Fuel For Thought
by Rod Morris
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Welcome To Fuel For Thought

Written by: Rod Morris

Glossary of terms and abbreviations:
MSM - Multisurface Motorcycles/Motorcyclist
MMP - Multisurface Motorcycle Products
TGMP - Top Gun Motorcycle Products

MSM Weight Classifications:
Lightweight (LW) - up to 250lbs
Middleweight (MW) - 251lbs - 300lbs
Light-Heavyweight (LHW) - 301lbs - 350lbs
Heavyweight (HW) - 351lbs - 400lbs
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Honda NX250 - What?, by Rod Morris

On Saturday 3/12/11 the sun was shining
and the temperature was in the 60's and I
decided it was time for a ride. Before I could
even get my gear on the phone rang and it
was Elden wanting to also enjoy the great
weather with a little ride.

I had already prepped my 1999 KLR650
(with red/black 2005 body work) early that
morning so I was on the road by 11:00. I
always try to take the same route no matter
where my ride is going because it's the most
fun. One mile from my home is a five mile
stretch of two lane curvy road to warm up
the tires and me. It goes through the Campo
Indian Reservation to Hwy 94, which is one
of the best two lane motorcycle roads in
San Diego County. I made my way down to
Campo, then past the Potrero Cafe where
most of the sportbike crowd like to meet on
Sundays after blasting up the lower part of
Hwy 94 (seems like Saturday is more
reserved for the cruiser groups). I continued
down the short twisty part where the
hwy94photo.com guy takes pictures of all
and any bikes or other interesting vehicles
that pass by on the weekends. This is
where you go real fast, lean the bike over
and maybe even drag your knee so he gets
a really good action shot even though a still
picture never shows if you’re going fast or
just learned to lean over real far at slow
speed. Only the knee dragging, sparks
flying photo tells it all. You can later go onto
the site and view pictures of yourself in full
stride and you can also purchase the

I finally met Elden at Honey Springs Road
which is another nice scenic motorcycle ride
but without the tight cornering you find on
94. Elden and I made our way to I-8 where
we decided not to go any higher up into the
mountains as it was a little on the chilly side.
Instead, we rode the freeway five miles west
to the quaint town of Alpine where we had
lunch at Subway (you know, healthy food for
the old guys). We then headed out the
backside of Alpine down Tavern Road to
another popular motorcycle road called
Japatul (pronounced "ha-pa-tool") and rode
back to the east and took Lyons Valley
Road to the Lyons Valley Store where all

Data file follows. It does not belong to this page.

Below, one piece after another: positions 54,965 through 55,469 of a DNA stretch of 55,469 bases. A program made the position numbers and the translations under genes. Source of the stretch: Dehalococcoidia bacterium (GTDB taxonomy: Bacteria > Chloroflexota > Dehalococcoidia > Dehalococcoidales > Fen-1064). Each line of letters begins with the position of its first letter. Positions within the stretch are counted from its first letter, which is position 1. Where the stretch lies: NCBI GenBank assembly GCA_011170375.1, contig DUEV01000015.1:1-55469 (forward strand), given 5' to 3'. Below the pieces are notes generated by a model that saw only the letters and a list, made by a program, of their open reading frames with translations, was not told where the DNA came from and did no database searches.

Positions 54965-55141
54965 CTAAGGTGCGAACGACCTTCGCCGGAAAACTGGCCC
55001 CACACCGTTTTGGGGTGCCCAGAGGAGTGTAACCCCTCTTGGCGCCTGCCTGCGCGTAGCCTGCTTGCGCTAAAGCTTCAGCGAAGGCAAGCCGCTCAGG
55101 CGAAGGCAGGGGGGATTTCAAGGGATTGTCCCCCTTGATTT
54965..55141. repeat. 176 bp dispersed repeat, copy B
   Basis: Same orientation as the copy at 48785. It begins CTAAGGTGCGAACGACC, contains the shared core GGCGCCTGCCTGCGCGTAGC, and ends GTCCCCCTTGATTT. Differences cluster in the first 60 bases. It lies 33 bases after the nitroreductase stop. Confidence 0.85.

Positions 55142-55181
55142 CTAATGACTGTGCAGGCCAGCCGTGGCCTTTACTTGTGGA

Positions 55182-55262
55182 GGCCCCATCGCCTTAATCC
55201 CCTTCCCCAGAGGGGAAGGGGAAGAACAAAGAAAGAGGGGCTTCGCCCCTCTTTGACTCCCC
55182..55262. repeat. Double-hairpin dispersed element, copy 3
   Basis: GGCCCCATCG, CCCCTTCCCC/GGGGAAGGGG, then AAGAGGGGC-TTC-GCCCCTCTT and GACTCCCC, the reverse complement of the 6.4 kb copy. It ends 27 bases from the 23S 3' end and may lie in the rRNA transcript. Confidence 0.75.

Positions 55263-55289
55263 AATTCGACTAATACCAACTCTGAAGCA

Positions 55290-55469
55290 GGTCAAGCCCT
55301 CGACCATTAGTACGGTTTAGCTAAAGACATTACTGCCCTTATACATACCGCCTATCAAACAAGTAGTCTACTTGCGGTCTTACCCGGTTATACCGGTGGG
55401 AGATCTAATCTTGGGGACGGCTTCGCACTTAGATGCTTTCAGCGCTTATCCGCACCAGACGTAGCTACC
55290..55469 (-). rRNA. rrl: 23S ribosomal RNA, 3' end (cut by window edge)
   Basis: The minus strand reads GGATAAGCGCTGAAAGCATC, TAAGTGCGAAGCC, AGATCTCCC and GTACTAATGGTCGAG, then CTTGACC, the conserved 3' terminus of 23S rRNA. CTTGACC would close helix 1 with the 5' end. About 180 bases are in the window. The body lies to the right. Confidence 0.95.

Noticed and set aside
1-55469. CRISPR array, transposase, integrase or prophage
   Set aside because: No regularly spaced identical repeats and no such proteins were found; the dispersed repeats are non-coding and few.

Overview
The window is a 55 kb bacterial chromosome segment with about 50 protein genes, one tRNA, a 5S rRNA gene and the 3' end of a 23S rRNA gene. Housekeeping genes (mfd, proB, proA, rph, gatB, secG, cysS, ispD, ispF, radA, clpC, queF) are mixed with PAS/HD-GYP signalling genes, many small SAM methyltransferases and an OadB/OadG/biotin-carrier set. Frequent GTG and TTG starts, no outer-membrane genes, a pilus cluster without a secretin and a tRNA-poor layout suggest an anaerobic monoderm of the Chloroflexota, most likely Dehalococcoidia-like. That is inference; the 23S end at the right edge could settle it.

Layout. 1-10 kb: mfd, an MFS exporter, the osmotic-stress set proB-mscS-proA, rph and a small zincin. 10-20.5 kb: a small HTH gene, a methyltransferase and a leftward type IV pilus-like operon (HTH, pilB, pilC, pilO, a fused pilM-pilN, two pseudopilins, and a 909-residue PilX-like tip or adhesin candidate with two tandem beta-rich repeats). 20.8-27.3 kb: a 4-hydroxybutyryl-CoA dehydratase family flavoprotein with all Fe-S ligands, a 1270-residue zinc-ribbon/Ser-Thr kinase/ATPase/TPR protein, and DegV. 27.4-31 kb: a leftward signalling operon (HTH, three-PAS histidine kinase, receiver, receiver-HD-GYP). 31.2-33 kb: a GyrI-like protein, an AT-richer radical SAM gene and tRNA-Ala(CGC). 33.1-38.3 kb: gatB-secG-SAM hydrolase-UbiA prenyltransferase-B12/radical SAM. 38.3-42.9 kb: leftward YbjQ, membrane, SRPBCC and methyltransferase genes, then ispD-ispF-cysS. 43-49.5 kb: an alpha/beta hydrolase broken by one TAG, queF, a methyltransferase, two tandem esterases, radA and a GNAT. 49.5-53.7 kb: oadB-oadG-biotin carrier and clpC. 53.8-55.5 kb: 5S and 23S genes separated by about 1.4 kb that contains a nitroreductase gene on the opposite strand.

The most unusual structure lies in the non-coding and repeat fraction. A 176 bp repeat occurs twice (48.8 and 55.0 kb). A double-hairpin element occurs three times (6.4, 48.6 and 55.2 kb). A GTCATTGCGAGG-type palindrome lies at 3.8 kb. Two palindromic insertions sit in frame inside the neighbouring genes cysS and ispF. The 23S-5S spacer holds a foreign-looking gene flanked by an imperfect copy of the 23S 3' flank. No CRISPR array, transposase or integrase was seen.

types of bikes like to meet.

While sitting on a bench shoot-in the breeze
we heard the distinct sound of a small single
cylinder bike pull in and park next to our
bikes. The rider got off and went into the
store, but all we could see of the bike was
the back-end and neither of us could decide
what it was. I finally walked over to take a
look and found the words, "Honda NX250”. I
vaguely remembered that designation from
some years ago but knew nothing about
them. I called Elden over and we started
looking over this strange little bike (actually
it looked pretty neat). The owner, Manny
Marin, Jr. finally came out and we started
firing questions at him about his ride.
Unfortunately he had only owned it a short
time and really didn't have a lot of
information about its background but told us
what he could. Turns out it was a 1989
Honda NX250 that was fairly popular when it
was introduced in 1987-1994.  
Manny and Rod enjoying a day of
riding and talking motorcycles.
The NX250 is still a great looking
bike 22 years later.
In full sunlight, it's easy to see that
Manny takes care of his ride!
Ride safe, Manny. Looking forward
to seeing you on the road again!
Here are statistics:

  • Front disc brake
  • Drum rear (not much weight to stop)
  • 293lbs wet
  • 2.4 gallons
  • Liquid cooled 4 stroke DOHC single
  • 11.0: 1 compression
  • 249cc
  • 6 speed
  • 80-90mph top speed
  • 70mpg
  • 26 hp
  • 19"tire front/16" rear

Manny's NX250 was very clean, sounded good and appeared to have been well cared
for by previous owner(s).  Manny plans to have his wife ride the bike as they both took
the riders training course and hope to do some touring around San Diego and maybe
some in Baja. The little NX250 looked like it would be a lot of fun to ride and although
it's over 30 years old, it still looks rather up to date. With a few up-grades this light bike
could be a very nimble zinger on Hwy 94. Thank you Manny for re-introducing us to a
classic bike of yore. See, you do meet the nicest people on a Honda (the slogan
Honda used way back when the first step-thru was imported).